What’s really causing your sleepless nights?

SLEEPING disorders are often overlooked, and in most cases, never ever get treated. Battling to fall and stay asleep are basic forms of sleeping disorders, and experts say there’s a medical explanation behind your sleepless nights.

SLEEPING DISTURBANCES

A normal sleeping period for adults is eight hours. Many blame social media and their smartphones for sleeping three or four hours less than the normal time. But Nobuhle Mbulawa, a general practitioner, says that’s not always the case. She says struggling to fall asleep could be the first signs of stress and anxiety. She says that it’s normal to have few sleepless nights in a month, but if it becomes a routine, it’s a disorder that needs intervention. “Sleeping disorders are often overlooked, and mostly never ever get treated. Depression, stress and anxiety can cause sleeping disturbances,” she explains. There are a lot of factors that can result in abnormal sleeping patterns. Apart from medical, psychological and psychiatric factors, registered nurse Sibusiso Zikhali lists physical discomforts as other sleep disturbances. He explains that due to discomfort and pain from injuries, one can struggle to sleep. He goes on to explain that sleeping disorders can be inherited. “Some conditions related to sleeping disorders are inherited. If there is a family history of sleeping disorder, you can inherit those conditions,” he says. Having excessive sleep is also classified as a sleeping disorder, and certain medication can result in the disorder. Experts say excessive intake of sleeping pills, and anti-depressants can tamper with normal sleeping patterns and disturb your daily productivity.

FORMS OF SLEEPING DISORDERS

It’s advisable to keep track of your sleeping patterns. Experts say this will make you more aware of your functionality. Simple night activities like laughing or snoring deep in your sleep may be an indication of a sleeping disorder and signs of an underlying medical condition. Chronic conditions like asthma, diabetes and hypertension may cause sleeping disorders while some sleeping disorders can result in chronic conditions.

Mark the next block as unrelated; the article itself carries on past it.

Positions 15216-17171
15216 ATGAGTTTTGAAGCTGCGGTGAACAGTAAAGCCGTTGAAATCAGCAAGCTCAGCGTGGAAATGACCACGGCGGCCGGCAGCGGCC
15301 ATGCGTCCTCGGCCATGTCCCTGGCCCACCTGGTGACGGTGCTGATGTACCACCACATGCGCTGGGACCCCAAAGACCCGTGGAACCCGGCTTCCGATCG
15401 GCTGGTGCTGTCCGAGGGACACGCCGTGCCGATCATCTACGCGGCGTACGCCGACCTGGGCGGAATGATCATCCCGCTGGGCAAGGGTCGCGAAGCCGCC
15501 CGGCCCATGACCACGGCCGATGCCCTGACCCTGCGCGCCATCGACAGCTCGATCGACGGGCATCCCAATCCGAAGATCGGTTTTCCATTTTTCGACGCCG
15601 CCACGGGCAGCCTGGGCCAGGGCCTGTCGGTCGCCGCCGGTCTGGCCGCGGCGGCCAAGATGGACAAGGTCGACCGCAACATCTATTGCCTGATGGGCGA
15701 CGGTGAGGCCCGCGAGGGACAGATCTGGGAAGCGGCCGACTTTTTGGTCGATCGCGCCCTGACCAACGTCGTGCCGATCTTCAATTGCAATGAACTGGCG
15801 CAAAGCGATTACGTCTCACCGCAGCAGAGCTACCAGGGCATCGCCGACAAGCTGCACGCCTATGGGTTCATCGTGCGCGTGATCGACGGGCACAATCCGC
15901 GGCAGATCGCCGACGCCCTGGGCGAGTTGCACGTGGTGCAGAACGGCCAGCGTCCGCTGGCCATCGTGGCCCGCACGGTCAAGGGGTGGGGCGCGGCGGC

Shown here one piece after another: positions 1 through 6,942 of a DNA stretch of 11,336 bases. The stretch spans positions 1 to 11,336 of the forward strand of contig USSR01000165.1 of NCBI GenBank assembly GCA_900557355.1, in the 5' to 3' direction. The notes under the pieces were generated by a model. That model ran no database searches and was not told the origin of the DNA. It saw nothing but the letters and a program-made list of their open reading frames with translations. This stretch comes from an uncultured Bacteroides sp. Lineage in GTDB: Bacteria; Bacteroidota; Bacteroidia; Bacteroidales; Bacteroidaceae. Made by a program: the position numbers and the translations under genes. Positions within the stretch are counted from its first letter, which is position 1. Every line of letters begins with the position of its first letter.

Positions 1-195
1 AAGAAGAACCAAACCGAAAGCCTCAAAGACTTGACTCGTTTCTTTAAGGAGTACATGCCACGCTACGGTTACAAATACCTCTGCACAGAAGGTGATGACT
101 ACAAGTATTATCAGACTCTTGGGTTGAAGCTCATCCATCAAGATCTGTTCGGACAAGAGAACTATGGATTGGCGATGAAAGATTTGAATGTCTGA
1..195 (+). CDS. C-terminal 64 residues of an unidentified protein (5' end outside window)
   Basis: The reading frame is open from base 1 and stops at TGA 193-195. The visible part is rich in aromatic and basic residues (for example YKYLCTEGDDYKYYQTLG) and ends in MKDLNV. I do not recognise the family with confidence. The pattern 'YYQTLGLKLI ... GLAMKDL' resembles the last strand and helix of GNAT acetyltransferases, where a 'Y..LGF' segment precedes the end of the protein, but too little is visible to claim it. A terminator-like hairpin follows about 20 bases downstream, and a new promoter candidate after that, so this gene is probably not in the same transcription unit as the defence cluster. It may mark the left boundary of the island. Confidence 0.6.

MOST COMMON SLEEPING DISORDERS

¦ Insomnia – Individuals suffering from insomnia have difficulties sleeping, they can’t stay asleep and they wake up too early in the morning.

¦ Sleep apnea – This is a very serious condition as sufferers have disturbed breathing patterns. The body takes in less oxygen during the first hours of sleep and there are breathing pauses and a person starts snoring.

¦ Teeth grinding – Sufferers chew on their teeth deep in sleep. The sleeping disorder may be caused by stress and anxiety.

¦ Parasomnia – Sufferers may just burst into laughter during sleep. The condition is a result of irregular emotions and can happen at any time of the sleep circle.

¦ Narcolepsy – There’s a temporary paralysis during sleep and it usually goes together with hallucination. A person can’t wake up from a nightmare.

EFFECTS OF HAVING LITTLE SLEEP

Getting enough sleep is vital, your body functions better after a good night sleep. Experts say denying your body an opportunity to rest may have a negative impact on your mood, productivity and your overall health. Nobuhle explains that chronic irregular patterns that deprive you of enough sleep may make you an unpleasant person to be around.  “People who don’t get enough sleep are generally irritable. For some, it’s even worse, they start seeing and hearing things that don’t exist,” she shares. Sibusiso explains that having little to no sleep kills your sex drive, saying people who don’t get enough sleep have low energy levels. He says people who suffer from depression and sleeping disorders pose a danger to others and themselves. The nurse recalls a lot of incidents where patients lost control and hurt themselves or others around them. “It’s easy to lose concentration and cause accidents, especially when your work requires that you operate machinery. It’s even worse for people suffering from depression. I have treated patients who sustained an injury because they didn’t have enough sleep and lost focus,” he shares.

OTHER SIDE EFFECTS

¦ Weight gain – Sleeping disorders affect your brain, and you are more likely to overeat as the brain takes longer to detect a full stomach.

¦ Forgetfulness – People who don’t get enough sleep have impaired memory, they easily forget things.

¦ Low sex drive – Lack of sleep results in tiredness, and low energy levels. All this decreases the libido in both men and women.

¦ Loss of concentration – One loses their creative juices, and has hard time solving general problems.

¦ Weak immune system – Sleep boasts the immune system. Having little sleep can weaken the immune system and make you prone to colds and flu.